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Sexual selection is proposed to be an important driver of speciation and phenotypic diversification in animal systems. However, previous phylogenetic tests have produced conflicting results, perhaps because they have focused on a single signalling modality (visual ornaments), whereas sexual selection may act on alternative signalling modalities (e.g. acoustic ornaments). Here, we compile phenotypic data from 259 avian sister species pairs to assess the relationship between visible plumage dichromatism-a standard index of sexual selection in birds-and macroevolutionary divergence in the other major avian signalling modality: song. We find evidence for a strong negative relationship between the degree of plumage dichromatism and divergence in song traits, which remains significant even when accounting for other key factors, including habitat type, ecological divergence and interspecific interactions. This negative relationship is opposite to the pattern expected by a straightforward interpretation of the sexual selection-diversification hypothesis, whereby higher levels of dichromatism indicating strong sexual selection should be related to greater levels of mating signal divergence regardless of signalling modality. Our findings imply a 'trade-off' between the elaboration of visual ornaments and the diversification of acoustic mating signals, and suggest that the effects of sexual selection on diversification can only be determined by considering multiple alternative signalling modalities.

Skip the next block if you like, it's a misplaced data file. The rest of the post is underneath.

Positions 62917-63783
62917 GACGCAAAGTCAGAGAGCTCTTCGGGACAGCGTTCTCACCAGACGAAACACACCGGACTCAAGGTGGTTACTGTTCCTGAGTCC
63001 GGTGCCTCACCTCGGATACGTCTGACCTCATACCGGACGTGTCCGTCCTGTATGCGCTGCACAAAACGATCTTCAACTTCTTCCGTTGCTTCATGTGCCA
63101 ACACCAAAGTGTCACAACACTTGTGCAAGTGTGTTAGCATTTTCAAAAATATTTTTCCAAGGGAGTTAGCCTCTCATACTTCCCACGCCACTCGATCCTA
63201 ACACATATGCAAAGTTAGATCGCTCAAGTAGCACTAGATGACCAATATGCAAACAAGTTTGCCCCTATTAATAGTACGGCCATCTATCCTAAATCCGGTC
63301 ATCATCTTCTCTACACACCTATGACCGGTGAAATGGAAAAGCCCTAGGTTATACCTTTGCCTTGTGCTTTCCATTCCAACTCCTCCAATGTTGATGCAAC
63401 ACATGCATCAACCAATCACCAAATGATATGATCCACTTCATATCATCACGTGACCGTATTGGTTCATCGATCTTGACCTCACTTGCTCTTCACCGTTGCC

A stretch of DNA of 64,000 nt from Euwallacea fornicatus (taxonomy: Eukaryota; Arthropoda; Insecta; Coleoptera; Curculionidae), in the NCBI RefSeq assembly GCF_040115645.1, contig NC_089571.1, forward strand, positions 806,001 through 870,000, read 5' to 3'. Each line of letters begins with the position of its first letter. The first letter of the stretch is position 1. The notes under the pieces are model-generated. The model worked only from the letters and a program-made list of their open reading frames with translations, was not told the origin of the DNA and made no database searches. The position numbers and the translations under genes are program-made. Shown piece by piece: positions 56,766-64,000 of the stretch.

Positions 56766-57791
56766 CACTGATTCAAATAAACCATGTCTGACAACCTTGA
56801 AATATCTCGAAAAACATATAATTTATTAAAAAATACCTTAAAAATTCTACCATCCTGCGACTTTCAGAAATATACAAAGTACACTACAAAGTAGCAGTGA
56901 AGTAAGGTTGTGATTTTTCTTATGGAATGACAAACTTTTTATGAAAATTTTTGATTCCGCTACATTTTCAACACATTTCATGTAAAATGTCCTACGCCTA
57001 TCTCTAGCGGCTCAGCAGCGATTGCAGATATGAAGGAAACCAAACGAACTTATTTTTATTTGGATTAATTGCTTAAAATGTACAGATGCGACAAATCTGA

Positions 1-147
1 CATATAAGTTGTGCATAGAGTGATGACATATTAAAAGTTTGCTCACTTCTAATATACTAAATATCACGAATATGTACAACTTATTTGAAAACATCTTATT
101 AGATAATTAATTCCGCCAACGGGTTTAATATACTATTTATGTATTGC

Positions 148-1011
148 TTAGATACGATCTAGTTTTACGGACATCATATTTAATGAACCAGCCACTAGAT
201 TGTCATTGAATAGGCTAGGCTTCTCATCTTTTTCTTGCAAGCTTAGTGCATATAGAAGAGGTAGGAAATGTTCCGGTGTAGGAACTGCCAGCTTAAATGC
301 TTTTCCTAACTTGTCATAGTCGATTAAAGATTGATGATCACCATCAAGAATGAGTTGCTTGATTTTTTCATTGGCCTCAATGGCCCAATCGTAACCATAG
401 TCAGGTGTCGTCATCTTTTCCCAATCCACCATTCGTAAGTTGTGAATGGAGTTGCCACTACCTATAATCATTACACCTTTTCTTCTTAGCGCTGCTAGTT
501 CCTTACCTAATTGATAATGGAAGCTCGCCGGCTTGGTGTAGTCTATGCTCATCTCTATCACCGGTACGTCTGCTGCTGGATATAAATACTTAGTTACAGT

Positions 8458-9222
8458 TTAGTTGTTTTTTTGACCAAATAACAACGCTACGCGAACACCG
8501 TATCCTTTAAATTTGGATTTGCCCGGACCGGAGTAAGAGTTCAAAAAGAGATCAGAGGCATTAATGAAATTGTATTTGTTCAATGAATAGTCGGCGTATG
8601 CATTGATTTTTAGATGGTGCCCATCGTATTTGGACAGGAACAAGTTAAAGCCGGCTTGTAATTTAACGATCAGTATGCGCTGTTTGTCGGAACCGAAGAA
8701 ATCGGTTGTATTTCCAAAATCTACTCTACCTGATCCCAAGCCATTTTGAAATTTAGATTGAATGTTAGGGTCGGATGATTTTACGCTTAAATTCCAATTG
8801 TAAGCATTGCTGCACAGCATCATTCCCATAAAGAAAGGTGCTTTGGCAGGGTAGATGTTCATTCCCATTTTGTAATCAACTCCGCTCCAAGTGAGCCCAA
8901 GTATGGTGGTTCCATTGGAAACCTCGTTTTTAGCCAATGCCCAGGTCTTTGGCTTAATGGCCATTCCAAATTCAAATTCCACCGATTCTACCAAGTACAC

Original publication




Journal article


Proc Biol Sci

Publication Date





dichromatism, divergence, plumage, sexual selection, song, trade-off